Monday, February 7, 2011

Creating Sensory Experience

I have a dear friend in one of my critique groups that just finished a novel for us to read. She’s from South Africa and has written a story about her homeland. It was breathtaking to travel down the coast with her protagonist and see the beautiful vegetation growing along the sea shore. I loved looking out into the ocean through her eyes – to see whales chasing a pod of dolphins or watch the waves crashing against the rocks. There was a great lighthouse near a precipice where a wonderful couple dug clams and made delicious chowder with corn bread.
So I say to myself, I live in a boring place. I don’t have anything like that to describe in my book. I haven’t been to any fancy far-away places. But as I look around me at the frosted snow-capped mountains, the drama of the kaleidoscopic sunsets, the delicate lacy snow-falls of winter, I know my world is breath-taking if I will just look. I can hear the sounds of frozen snow crunching under my feet, the dripping of crystal icicles, and the wind whistling through the pines. My fingers feel numb against the cold; my nose turns red and drips. The taste of hot chocolate lingers on my tongue and the smell of bread in the over warms me through & through.
Well, you get the idea. I just have to stop, look, feel, taste and smell the wonderful world around me. If I put myself into the scene, I will take my readers with me. I can do that if I just let myself experience the scene I want to read about.
What kind of memory jogger do you use to remind yourself to add sensory experiences? What kind of sensory experiences do you like to add? Give us an example one of the great sensory passages you have written.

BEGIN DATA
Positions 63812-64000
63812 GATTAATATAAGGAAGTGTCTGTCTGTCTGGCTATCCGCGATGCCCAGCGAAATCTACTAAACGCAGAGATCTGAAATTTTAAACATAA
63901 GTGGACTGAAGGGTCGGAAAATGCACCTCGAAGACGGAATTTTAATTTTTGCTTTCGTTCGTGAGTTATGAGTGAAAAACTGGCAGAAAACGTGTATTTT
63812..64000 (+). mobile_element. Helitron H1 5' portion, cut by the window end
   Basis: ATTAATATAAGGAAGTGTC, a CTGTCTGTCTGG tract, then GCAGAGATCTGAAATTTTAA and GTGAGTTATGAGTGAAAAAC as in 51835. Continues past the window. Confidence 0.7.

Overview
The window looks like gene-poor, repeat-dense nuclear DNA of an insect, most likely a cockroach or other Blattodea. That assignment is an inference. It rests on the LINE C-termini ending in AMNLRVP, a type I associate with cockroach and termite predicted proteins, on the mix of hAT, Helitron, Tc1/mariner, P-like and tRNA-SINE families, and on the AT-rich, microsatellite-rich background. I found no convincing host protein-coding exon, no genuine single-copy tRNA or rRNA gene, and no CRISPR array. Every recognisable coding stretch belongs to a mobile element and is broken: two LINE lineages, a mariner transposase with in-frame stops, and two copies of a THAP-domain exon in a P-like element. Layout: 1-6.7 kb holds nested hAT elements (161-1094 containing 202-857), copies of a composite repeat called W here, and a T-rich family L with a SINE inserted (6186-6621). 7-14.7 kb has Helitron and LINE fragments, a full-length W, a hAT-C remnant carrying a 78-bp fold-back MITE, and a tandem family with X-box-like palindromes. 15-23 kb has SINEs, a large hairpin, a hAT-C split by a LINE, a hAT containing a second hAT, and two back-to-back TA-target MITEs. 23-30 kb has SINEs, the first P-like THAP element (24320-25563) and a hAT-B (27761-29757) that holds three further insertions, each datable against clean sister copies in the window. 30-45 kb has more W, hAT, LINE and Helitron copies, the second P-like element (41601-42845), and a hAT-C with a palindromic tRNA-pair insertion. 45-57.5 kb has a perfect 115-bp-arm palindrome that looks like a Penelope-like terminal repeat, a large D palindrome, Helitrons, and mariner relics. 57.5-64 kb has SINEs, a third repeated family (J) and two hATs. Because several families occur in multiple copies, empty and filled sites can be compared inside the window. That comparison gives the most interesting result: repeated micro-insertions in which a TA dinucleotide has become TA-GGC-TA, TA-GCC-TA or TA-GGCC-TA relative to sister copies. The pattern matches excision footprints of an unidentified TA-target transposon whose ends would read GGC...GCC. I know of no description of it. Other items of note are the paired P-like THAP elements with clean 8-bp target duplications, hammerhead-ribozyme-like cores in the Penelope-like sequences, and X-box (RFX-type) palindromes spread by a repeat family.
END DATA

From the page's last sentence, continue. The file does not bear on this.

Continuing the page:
Let’s all have a great getting-in-touch with our surroundings week.
You can find me every Saturday at Prophets in Person for unique stories about the lives of pioneer prophets and daily at Connections for a quick daily thought or scripture to keep your day positive and peaceful.


Shari said...

I try to surround myself with the character's world and compare it to things that I have experienced. It's a good idea to pay a little more attention. Thanks.

Linda Garner said...

I just looked out my window. It's breathtaking. The trees are frosted with diamonds and pearls. Fluffy cloud boats are sailing on a sea of blue. A flirty sunbeam is coaxing me to come out and play. I think I'll grab my coat. Linda Garner

Christy Monson said...

This is good for us all to remember. Sometimes I forget to stop and smell the roses. I guess we all need a memory jogger.

Drienie said...

Loved your blog, Christy! Of course I did, you wrote about my book :-) Thank you so much for the wonderful feedback--all the great suggestions too!

But, getting back to what you enjoyed in my book--the exotic South Africa! It's all in the eye of the beholder. I love it when family and friends come visiting from South Africa and I can show them MY America! For I am now an American!

I love to see Utah again, through their eyes--the softly falling snow, the towering snow-capped mountains--the frozen Pineview Reservoir, the frozen waterfall in Ogden Canyon. And oh! How excited they are to see a Moose in our backyard and a fox running down the road and a bald eagle circlling above the valley!

And how they love Utah's National Parks! Zion, Bryce and the incredible, awesome Grand Canyon and spiritual Monument Valley and the list goes on.

To them, my South African family and friends, Utah is incredibly exciting and awe-inspiring and where they live, in South Africa --in the Cape Province close to the Atlantic Ocean, and in the cities, like Johannesburg and where they go on vacation in the bush--surrounded by animals such as elephants, girafe, rhinos and where baboons like to raid their fridges--all of that is totally old hat to them.

They long for what we now have, here where we live in Utah, snow-filled winters and white Christmasses.

Thanks Christy, for a great blog!


surfwriter said...

It IS what we choose to see and how we appreciate beauty in every situation. I'm fortunate to have a view over my monitor of the mountains. Today they are cloud wrapped, though still visable. On a recent clear blue, but windy day, snow blew from the peaks like downy puffs, creating a beautiful image. In fall they're red, green and yellow and in summer the view of the pines helps remind me of a cool breeze. There's something to smile about everyday, with every view.
Great reminder Christy.